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Antiques & Collecting: A Fan for Easter

PUBLISHED: 16:18 06 July 2009 | UPDATED: 15:54 20 February 2013

Silk leaf painted with a parrot and doves c1775, value £550-£600.

Silk leaf painted with a parrot and doves c1775, value £550-£600.

Before the existence of air conditioning ladies of all ages carried fans to events such as a ball or the theatre. Either kept in handbags or hung from the wrist by a short decorated strap, they rapidly became a fashionable as well as practical acc...

They can be dated by the painting on the leaf - the material stretched between the sticks - and the shape and colour of the sticks. The painting can be compared to contemporary portrait miniatures, watercolours and oil paintings to give a date and country of origin, and costumes worn by painted figures can also help with a date.

The subject matter on fans varied considerably. At the start of the 18th century, classical and Biblical subjects were popular; from the mid-18th century pastoral subjects became fashionable, often painted as two- or three-sided pictures. Lacquered fans called Vernis Martin were popular in the early 18th century and again in about 1900. Printed fans that were often commemorative were made from the 1720s onwards, when fan-makers felt it was necessary to expand their trade and produce less expensive pieces. Although at the time these were cheap, because they were short-lived they are now scarce and much sought after. Some are rare and interesting, such as those commemorating the 1727 coronation or the Battle of Colloden in 1744. These fetch almost as high a price as a painted fan. Some subjects are amusing and entertaining, such as 'conundrum' fans. Most from the 18th century are etchings, but many other types of prints do appear on fans, such as aquatints, stipple engravings and even mezzotints, but these are very rare.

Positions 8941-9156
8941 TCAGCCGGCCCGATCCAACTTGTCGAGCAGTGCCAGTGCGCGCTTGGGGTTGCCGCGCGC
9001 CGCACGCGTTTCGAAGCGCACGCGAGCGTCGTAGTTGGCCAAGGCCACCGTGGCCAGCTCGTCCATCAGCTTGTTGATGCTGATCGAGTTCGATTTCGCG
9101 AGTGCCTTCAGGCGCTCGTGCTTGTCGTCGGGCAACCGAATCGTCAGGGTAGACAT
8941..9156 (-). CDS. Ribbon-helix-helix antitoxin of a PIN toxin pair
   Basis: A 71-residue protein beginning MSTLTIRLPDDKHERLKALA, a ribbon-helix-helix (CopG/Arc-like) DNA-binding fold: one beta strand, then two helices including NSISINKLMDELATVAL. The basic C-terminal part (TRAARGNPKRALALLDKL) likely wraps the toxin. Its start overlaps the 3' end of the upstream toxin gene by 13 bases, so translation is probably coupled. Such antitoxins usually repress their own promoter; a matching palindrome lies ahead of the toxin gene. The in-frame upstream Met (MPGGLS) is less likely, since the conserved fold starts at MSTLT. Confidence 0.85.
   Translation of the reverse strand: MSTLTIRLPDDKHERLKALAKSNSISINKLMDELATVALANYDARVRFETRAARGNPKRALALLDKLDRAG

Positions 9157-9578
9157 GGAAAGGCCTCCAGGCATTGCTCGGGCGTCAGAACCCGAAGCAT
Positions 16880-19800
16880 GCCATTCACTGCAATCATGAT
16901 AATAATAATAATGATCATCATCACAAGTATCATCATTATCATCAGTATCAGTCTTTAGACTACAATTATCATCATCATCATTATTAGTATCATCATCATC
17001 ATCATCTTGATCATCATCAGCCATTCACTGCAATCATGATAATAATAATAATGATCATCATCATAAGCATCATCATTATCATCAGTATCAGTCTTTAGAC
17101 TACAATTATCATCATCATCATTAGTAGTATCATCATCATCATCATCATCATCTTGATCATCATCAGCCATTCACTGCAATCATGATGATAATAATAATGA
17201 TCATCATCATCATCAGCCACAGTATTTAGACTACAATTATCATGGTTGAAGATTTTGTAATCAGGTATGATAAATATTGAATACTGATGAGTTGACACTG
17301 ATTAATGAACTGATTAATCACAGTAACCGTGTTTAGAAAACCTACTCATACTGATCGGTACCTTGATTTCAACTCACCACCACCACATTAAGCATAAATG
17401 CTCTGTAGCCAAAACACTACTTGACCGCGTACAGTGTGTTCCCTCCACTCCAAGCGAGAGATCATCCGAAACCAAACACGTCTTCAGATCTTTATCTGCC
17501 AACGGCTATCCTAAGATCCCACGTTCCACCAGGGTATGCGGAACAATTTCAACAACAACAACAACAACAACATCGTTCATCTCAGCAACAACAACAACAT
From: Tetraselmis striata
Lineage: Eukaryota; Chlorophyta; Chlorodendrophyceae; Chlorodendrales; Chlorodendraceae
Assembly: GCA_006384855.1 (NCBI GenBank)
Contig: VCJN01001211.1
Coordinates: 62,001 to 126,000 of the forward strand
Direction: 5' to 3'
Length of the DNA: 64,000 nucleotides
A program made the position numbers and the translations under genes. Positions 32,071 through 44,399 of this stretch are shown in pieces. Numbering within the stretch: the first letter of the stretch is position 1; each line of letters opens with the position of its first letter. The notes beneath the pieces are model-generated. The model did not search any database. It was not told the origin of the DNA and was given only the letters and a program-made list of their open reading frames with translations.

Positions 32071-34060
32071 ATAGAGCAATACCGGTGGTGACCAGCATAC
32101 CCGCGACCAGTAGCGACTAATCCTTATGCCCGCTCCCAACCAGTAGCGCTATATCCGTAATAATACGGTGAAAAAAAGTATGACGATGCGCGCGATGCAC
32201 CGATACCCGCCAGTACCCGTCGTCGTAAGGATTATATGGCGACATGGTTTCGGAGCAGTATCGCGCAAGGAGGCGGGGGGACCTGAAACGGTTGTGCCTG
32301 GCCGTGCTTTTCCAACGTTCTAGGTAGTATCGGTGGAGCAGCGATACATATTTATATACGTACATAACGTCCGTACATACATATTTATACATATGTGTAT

Early 19th century fans were mainly very small and made of ivory or bone. A few from the late 18th and early 19th centuries were painted in the manner of famous artists and from the 1880s some very fine lace fans were produced. In the 20th century amusing advertising fans were made, usually for grand hotels, restaurants and perfumes. These were mainly French and were often designed by well-known artists.

Fans were popular presents to give on special occasions such as Christmas, Easter and anniversaries. Though no longer a fashion accessory, a fan can still make a lovely gift and a collection of fans can make a most attractive display;

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